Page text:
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Cabrera: a day in paradise

31/05/2021

A mere ten kilometres from Cap de Ses Salines, and very close to our Inturotel hotels on Mallorca, lies the Cabrera archipelago, a genuine unspoilt paradise in the midst of the Mediterranean that has been a Maritime-Terrestrial National Park since 1991, because of the wealth of flora and fauna it contains. How would you like to visit it with us?

When you visit Cabrera, keep your camera at the ready at all times, because it is highly likely that you will catch a glimpse of dolphins, turtles, cormorants, ospreys and Iberian wall lizards (podarcis lilfordi, the characteristic lizard of the Balearic Islands).

 

Fauna: Did you know that the waters of Cabrera are home to the greatest diversity of fish in the entire Mediterranean? In total more than 200 species, as well as molluscs, crustaceans, sea birds, reptiles, mammals... An outstanding feature of Cabrera’s fauna is the large colonies of seabirds: Scopoli’s shearwater (Calonectris diomedea), the European storm-petrel (Hydrobates pelagicus), Audouin’s gull (Larus audouinii)…

The seabed around Cabrera is rich in both vertebrates and invertebrates, like colourful nudibranchs. Groupers are typical, as are octopi and Mediterranean morays (Muraena helena)...

 

 

 

But in addition, these waters are a sanctuary for larger animals, such as common bottlenose dolphins (Tursiops truncatus), striped dolphins (Stenella coeruleoalba), short-beaked common dolphins (Delphinus delphis), long-finned pilot whales (Globicephala melaena), sperm whales (Physeter macrocephalus) and loggerhead sea turtles (Caretta caretta).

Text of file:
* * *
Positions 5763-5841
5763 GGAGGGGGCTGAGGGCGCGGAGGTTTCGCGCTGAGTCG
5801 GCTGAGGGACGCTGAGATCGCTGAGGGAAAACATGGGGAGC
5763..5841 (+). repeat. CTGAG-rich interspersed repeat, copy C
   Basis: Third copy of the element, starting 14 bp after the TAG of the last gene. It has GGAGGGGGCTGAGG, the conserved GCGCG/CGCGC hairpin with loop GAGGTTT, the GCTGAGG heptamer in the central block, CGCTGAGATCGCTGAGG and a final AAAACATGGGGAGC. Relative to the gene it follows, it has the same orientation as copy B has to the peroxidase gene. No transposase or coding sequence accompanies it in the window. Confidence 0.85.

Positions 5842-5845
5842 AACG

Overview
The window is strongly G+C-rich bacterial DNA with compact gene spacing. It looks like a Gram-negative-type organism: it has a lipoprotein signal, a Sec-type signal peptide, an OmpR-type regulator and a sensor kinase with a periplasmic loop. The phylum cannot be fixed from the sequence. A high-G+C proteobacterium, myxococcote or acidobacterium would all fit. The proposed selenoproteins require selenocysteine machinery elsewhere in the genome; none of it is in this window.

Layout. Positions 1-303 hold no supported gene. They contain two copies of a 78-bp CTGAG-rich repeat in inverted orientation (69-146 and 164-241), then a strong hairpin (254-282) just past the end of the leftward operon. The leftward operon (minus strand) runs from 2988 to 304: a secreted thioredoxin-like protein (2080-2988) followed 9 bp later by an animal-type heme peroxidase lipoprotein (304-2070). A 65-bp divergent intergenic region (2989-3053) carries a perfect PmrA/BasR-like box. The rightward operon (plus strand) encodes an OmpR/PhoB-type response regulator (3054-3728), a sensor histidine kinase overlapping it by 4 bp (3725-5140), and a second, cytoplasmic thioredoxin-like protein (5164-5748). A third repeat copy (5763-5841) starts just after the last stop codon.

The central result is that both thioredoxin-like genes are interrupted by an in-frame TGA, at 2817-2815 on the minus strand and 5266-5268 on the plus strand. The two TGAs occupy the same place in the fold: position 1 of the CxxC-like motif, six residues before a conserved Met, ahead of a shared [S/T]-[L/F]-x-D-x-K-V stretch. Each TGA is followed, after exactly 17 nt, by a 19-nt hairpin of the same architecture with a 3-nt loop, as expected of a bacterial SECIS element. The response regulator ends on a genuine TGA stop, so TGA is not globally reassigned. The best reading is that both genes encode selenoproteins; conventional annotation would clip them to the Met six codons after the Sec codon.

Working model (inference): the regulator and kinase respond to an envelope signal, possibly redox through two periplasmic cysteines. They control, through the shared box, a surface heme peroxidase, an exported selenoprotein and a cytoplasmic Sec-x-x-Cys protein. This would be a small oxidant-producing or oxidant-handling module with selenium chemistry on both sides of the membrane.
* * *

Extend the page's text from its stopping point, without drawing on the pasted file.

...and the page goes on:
The noble pen shell (Pinna nobilis), one of the largest bivalves in the Mediterranean (up to 2 metres), can live for up to 50 years, and is an endemic species whose main habitat is the Posidonia oceanica meadows. A high rate of mortality has been recorded in noble pen shell populations since 2016, due to a parasitic disease that has brought them to the brink of extinction. Thanks to thousands of calls reporting sightings, we have at least five survivors on the islands. Three of them have been moved to the Cabrera National Park and are protected by cages to prevent the usual predators of Pinna nobilis, like the octopus or the gilthead bream, from eating them. Will they survive? We certainly hope so.

 

Flora: More than 500 species of vascular plants, 22 species of moss, 21 of lichens and 162 of seaweed co-exist in Cabrera! Some of the more striking species are Balearic Island buckthorn (Rhamnus ludivici-salvatoris) or the Balearic peony (Paeonia cambessedessi).

 

 

The island of Cabrera has been uninhabited since it was declared a National Park in 1991, except for the rotating shifts of the staff who manage the park. Previously, it was inhabited by several Mallorcan families who made a living from fishing and farming.

Today the island is a sublime destination for engaging in activities in nature’s heart, such as snorkelling, diving (a permit must be obtained in advance), hiking (always on the marked paths), birdwatching… or simply breathing and relaxing in an atmosphere from a bygone age.

 

 

Several boat companies in the nearby Colònia de Sant Jordi will take you to Cabrera, on a pleasant sea voyage lasting one hour. A trip to Cabrera implies staying on the island for the whole day, and as well as enjoying the island’s idyllic beaches or discovering its fertile sea bed, there are many more things to do there!

 

You can visit the highest point of the island, where the 16th-century castle stands, built to protect the island from the Berber pirates who came from North Africa with the aim of putting in at Cabrera and using it as a base from which to attack Mallorca. It has been destroyed and reconstructed on several occasions throughout history. The worst destruction took place in 1550, when the Turks attacked.

Don’t miss the chance to view the island’s beaches and scenery from the top of this imposing vantage point!

 

Cabrera also offers visitors a botanic garden, an ethnographic and historical museum and a small bar in the port (which looks like something out of a novel – a refreshing drink in the shade of its grapevine is an absolute must). As for beaches, there are several to choose from, ranging from the sandy to the very fine stone variety, and even some located at the foot of the spectacular cliffs.